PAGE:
Old Bailey Proceedings Online (www.oldbaileyonline.org, version 8.0, 30 November 2022), February 1753, trial of Ann, the wife of John Stevenson (t17530221-41).

Ann Stevenson, Theft > theft from a specified place, 21st February 1753.

151 (M.) Ann, the wife of John Stevenson , was indicted for stealing two gold rings, value 20 s. 3 pieces of gold, value 3 l. 11 guineas, and 3 l. in money, the property of Thomas Hankin , in the dwelling-house of the said Thomas , June 6 . ++

Thomas Hankin . The prisoner came to my house about a week before Christmas, with James Bailey and John Stevenson , whom she call'd her husband, I keep the Black Boy in St. Catherine's-lane ; after they had drank some time, Bailey came out, and asked me to let Mr. Stevenson and his wife lie at my house. I asked him who he was, he said it was a drummer, Bailey was a drummer too; (I knew him before) I asked him if they were man and wife, he said they were, and swore to it; then I said they might lay there, then she in the morning desired they might lie there another night, she continued at our house till she was taken up, which was on the 16th of January, for stealing ten guineas in gold, and two half guineas, about fifty shillings in silver, three other old pieces of gold, I can't tell the coin, and two gold rings; on the Saturday I had paid my wine merchant, and on the Sunday I was ill, so did not go to my buroe till the Tuesday following; then I found the lock picked, the inward lock was forced open, I went into the bar room where the eleven guineas were, and about 50 s. in silver, I found the drawer out of its place, there was a little box where my wife had three antique pieces of gold, and the two gold rings, one of them was my wife's mother's.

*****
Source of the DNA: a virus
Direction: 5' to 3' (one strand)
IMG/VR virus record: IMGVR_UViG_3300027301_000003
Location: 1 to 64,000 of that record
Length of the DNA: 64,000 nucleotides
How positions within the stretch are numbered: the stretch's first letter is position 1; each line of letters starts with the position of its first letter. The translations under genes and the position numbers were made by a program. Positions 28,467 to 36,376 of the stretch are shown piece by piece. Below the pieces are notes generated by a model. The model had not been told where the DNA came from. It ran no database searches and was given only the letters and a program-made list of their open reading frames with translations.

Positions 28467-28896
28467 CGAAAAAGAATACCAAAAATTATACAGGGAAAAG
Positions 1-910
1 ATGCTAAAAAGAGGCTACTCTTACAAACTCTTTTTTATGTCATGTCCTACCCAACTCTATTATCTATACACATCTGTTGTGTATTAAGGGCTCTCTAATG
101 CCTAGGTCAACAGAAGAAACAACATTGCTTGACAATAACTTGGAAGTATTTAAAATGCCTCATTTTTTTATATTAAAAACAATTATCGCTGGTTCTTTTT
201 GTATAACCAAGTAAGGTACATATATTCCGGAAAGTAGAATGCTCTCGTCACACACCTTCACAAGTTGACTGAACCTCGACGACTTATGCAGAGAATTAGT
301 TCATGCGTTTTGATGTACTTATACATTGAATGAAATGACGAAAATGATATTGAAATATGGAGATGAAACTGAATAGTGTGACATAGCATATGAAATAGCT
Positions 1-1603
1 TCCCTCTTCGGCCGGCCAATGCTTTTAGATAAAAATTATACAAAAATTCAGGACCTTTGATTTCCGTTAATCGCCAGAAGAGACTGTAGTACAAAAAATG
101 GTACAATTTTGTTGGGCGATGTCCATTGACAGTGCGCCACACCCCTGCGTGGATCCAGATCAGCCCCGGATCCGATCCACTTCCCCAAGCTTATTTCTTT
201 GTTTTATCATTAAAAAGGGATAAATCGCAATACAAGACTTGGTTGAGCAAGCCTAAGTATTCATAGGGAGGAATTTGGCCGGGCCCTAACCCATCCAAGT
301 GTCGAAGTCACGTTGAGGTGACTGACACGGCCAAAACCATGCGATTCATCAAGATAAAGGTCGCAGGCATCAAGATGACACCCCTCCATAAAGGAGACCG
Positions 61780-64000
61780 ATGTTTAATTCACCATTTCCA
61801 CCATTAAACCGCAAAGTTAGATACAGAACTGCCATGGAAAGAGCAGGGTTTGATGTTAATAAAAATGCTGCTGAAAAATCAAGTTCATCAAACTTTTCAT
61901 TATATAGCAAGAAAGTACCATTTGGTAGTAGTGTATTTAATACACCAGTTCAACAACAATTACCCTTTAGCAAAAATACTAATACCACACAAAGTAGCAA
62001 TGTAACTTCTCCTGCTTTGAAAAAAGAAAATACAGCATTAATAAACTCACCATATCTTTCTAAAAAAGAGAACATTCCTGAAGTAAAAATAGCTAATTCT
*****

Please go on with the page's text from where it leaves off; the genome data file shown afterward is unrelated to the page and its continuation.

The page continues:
Q. What were they worth ?

Hankin. I believe they might be worth 3 l. I spoke to my wife about it, she said she knew nothing of it, I always carried the key in my pocket, the reason that I charged the prisoner was, I have witness that saw her at my buroe, I took her before a justice of peace, she would not own any thing. There were nothing found upon her, I had never a lodger at my house when my things were taken away.

Q. Where did this buroe stand?

Hankin. In a back parlour. I went to her in New-Prison, and asked her how she could serve me so to ruin me thus; the answer was, I can't bear to hear you talk of ruin, if you will have patience till my father comes up, all shall be made up; she told me she had a cozen on the other side of the water, if I'd go and fetch him, she would down of her knees to me, and say something that shall give you both satisfaction.

William Lanch . I drink at the prosecutor's house often, on the 15th of January, at half an hour after ten in the morning, I was at breakfast in the opposite house to his back parlour, I saw the prisoner in the back parlour, and presently I saw her at his buroe with the front of it down, the back parlour is behind the bar: there is a long room between the front room where people drink, and the back parlour. I saw her pull out of the buroe, one or two of the drawers, where I was I could see every corner of the room she was in, there is no blinds to the windows, I did not acquaint any body with this, till I heard Mr. Hankin was robbed; she went out that day and back again in about an hour, and after that out and in again, all after this affair.

Q. Where was you when you saw her at the buroe, on the ground floor or up one pair of stairs ?

Lanch . I was on the ground floor.

Q. Had she liberty to go into that room?